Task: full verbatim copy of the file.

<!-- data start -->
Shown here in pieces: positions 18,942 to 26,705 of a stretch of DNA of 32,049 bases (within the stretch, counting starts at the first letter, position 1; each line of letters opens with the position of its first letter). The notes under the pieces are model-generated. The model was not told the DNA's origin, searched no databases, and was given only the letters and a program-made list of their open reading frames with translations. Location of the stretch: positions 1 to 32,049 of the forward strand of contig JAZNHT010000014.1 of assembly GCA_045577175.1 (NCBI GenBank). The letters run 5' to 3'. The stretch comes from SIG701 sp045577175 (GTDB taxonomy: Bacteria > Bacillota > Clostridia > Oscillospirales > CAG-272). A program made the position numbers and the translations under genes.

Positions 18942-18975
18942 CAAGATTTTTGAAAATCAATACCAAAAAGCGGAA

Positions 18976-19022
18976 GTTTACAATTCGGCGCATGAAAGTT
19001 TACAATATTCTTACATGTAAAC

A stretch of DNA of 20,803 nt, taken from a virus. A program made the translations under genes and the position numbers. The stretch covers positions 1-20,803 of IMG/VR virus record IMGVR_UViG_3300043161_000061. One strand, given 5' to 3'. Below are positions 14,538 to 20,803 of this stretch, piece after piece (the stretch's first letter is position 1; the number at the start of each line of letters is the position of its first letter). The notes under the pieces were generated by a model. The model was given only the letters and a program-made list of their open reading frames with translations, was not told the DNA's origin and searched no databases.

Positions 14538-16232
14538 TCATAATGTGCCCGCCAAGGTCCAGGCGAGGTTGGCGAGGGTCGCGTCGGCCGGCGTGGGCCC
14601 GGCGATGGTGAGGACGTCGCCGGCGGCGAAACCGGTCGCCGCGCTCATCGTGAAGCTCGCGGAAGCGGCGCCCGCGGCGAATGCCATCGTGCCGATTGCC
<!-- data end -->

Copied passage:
Shown here in pieces: positions 18,942 to 26,705 of a stretch of DNA of 32,049 bases (within the stretch, counting starts at the first letter, position 1; each line of letters opens with the position of its first letter). The notes under the pieces are model-generated. The model was not told the DNA's origin, searched no databases, and was given only the letters and a program-made list of their open reading frames with translations. Location of the stretch: positions 1 to 32,049 of the forward strand of contig JAZNHT010000014.1 of assembly GCA_045577175.1 (NCBI GenBank). The letters run 5' to 3'. The stretch comes from SIG701 sp045577175 (GTDB taxonomy: Bacteria > Bacillota > Clostridia > Oscillospirales > CAG-272). A program made the position numbers and the translations under genes.

Positions 18942-18975
18942 CAAGATTTTTGAAAATCAATACCAAAAAGCGGAA

Positions 18976-19022
18976 GTTTACAATTCGGCGCATGAAAGTT
19001 TACAATATTCTTACATGTAAAC

A stretch of DNA of 20,803 nt, taken from a virus. A program made the translations under genes and the position numbers. The stretch covers positions 1-20,803 of IMG/VR virus record IMGVR_UViG_3300043161_000061. One strand, given 5' to 3'. Below are positions 14,538 to 20,803 of this stretch, piece after piece (the stretch's first letter is position 1; the number at the start of each line of letters is the position of its first letter). The notes under the pieces were generated by a model. The model was given only the letters and a program-made list of their open reading frames with translations, was not told the DNA's origin and searched no databases.

Positions 14538-16232
14538 TCATAATGTGCCCGCCAAGGTCCAGGCGAGGTTGGCGAGGGTCGCGTCGGCCGGCGTGGGCCC
14601 GGCGATGGTGAGGACGTCGCCGGCGGCGAAACCGGTCGCCGCGCTCATCGTGAAGCTCGCGGAAGCGGCGCCCGCGGCGAATGCCATCGTGCCGATTGCC